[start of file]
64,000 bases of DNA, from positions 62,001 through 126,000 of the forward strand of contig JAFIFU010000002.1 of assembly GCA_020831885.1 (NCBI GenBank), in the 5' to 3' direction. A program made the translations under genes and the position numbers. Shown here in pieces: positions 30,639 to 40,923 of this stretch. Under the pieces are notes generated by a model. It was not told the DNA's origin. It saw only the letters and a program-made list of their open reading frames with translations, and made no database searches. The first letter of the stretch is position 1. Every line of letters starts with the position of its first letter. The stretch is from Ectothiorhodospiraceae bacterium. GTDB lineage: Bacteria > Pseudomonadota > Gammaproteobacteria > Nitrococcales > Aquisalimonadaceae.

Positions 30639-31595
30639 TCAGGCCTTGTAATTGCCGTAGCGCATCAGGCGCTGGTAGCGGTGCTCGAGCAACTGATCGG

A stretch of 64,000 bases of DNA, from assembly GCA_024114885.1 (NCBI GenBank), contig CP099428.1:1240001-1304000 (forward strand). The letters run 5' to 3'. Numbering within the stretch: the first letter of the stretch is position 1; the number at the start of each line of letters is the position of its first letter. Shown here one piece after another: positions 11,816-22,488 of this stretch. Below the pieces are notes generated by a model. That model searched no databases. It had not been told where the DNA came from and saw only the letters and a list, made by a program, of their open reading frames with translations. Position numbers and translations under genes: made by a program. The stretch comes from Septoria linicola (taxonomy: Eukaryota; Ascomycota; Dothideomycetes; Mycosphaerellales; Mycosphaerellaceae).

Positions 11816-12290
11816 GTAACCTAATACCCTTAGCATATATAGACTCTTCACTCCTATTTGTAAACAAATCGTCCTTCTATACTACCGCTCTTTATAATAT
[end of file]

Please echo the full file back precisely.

64,000 bases of DNA, from positions 62,001 through 126,000 of the forward strand of contig JAFIFU010000002.1 of assembly GCA_020831885.1 (NCBI GenBank), in the 5' to 3' direction. A program made the translations under genes and the position numbers. Shown here in pieces: positions 30,639 to 40,923 of this stretch. Under the pieces are notes generated by a model. It was not told the DNA's origin. It saw only the letters and a program-made list of their open reading frames with translations, and made no database searches. The first letter of the stretch is position 1. Every line of letters starts with the position of its first letter. The stretch is from Ectothiorhodospiraceae bacterium. GTDB lineage: Bacteria > Pseudomonadota > Gammaproteobacteria > Nitrococcales > Aquisalimonadaceae.

Positions 30639-31595
30639 TCAGGCCTTGTAATTGCCGTAGCGCATCAGGCGCTGGTAGCGGTGCTCGAGCAACTGATCGG

A stretch of 64,000 bases of DNA, from assembly GCA_024114885.1 (NCBI GenBank), contig CP099428.1:1240001-1304000 (forward strand). The letters run 5' to 3'. Numbering within the stretch: the first letter of the stretch is position 1; the number at the start of each line of letters is the position of its first letter. Shown here one piece after another: positions 11,816-22,488 of this stretch. Below the pieces are notes generated by a model. That model searched no databases. It had not been told where the DNA came from and saw only the letters and a list, made by a program, of their open reading frames with translations. Position numbers and translations under genes: made by a program. The stretch comes from Septoria linicola (taxonomy: Eukaryota; Ascomycota; Dothideomycetes; Mycosphaerellales; Mycosphaerellaceae).

Positions 11816-12290
11816 GTAACCTAATACCCTTAGCATATATAGACTCTTCACTCCTATTTGTAAACAAATCGTCCTTCTATACTACCGCTCTTTATAATAT